7. 7. Panama Canal [ Topic 09: The Great War ] <ul><li>The United States continued its policy of imperialism under President Theodore Roosevelt; </li></ul><ul><ul><li>First, the United States encouraged Panama’s independence from Columbia; </li></ul></ul><ul><ul><li>Then it negotiated a treaty with Panama to build the Panama Canal; </li></ul></ul><ul><li>Since this canal provided a short cut between the Atlantic and Pacific Oceans, it benefited American trade and thereby also furthered economic imperialism… </li></ul>
    8. 9. Taking Over Countries 101 [ Topic 09: The Great War ] <ul><li>Since 1900, the United States has participated in over 100 regime changes in foreign countries; </li></ul><ul><ul><li>This number includes 98 covert operations, but only 12 overt missions… </li></ul></ul>Is it okay for the United States to overthrow governments if it benefits us? Yes or No?
    9. 10. Bad Habits of American Intervention [ Topic 09: The Great War ] <ul><li>The American intervention followed a familiar pattern; </li></ul><ul><ul><li>After restoring order, the US would become involved in the internal political disputes; </li></ul></ul><ul><ul><li>Before leaving the US would fund and train a military and police force to keep order; </li></ul></ul><ul><ul><li>They would also sponsor an election to put a strong leader in power, one whom is supportive of American interests; </li></ul></ul><ul><li>Most of the leaders put in place by the US, will fall into oppressive dictatorships… </li></ul>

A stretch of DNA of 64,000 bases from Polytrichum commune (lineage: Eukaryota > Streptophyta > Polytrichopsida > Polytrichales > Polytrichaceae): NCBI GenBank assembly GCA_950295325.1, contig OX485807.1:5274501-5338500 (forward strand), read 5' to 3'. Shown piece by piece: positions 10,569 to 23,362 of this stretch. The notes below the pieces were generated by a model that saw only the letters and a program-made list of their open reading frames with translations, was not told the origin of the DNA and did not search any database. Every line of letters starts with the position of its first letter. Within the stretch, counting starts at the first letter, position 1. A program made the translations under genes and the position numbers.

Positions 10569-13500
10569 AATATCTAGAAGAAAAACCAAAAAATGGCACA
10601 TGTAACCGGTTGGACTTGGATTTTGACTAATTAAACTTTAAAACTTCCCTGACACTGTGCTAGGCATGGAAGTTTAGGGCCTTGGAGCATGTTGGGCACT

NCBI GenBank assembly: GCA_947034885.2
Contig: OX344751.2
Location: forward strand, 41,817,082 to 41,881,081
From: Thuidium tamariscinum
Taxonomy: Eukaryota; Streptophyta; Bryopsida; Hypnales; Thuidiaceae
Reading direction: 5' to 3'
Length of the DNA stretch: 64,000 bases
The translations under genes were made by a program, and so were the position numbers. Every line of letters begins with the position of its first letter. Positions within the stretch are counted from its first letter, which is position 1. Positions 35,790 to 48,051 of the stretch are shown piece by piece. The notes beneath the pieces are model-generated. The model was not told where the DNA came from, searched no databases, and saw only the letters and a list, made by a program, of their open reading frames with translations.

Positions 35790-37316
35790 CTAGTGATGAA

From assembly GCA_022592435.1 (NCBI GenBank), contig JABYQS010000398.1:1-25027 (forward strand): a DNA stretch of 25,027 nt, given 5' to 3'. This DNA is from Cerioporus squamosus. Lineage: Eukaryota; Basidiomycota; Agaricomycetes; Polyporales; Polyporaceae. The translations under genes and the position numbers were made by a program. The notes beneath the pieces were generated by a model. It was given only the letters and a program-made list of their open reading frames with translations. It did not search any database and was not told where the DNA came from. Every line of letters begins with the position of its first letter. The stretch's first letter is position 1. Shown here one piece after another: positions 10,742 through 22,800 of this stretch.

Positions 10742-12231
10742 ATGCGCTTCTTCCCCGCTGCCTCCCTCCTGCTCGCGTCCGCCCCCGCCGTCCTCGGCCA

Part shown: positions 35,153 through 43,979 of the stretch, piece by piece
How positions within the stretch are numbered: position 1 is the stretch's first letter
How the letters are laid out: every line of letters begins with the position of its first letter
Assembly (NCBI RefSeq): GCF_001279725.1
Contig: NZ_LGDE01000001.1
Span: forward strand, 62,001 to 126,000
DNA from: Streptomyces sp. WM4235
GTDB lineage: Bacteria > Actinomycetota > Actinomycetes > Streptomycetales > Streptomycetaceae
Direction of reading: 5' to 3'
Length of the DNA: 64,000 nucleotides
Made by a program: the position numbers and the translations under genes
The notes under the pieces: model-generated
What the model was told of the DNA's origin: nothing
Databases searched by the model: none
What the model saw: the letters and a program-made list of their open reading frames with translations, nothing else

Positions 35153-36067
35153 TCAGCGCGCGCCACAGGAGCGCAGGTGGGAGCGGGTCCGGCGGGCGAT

10. 11. The Trouble Begins [ Topic 09: The Great War ] <ul><li>In 1904, Roosevelt issued the Roosevelt Corollary to the Monroe Doctrine [ corollary means “what naturally follows from”]; </li></ul><ul><ul><li>South and Central American Countries were poor and often borrowed money from European countries then were unable to repay the loans; </li></ul></ul><ul><ul><li>To prevent European countries from attacking these countries in the Western Hemisphere and thereby violating the Monroe Doctrine, Roosevelt announced that “wrongdoing” by any Latin American nation entitled the United States to intervene in its affairs; </li></ul></ul><ul><li>This changed the Monroe Doctrine by allowing one Western Hemisphere nation the intervene in the affairs of another… </li></ul>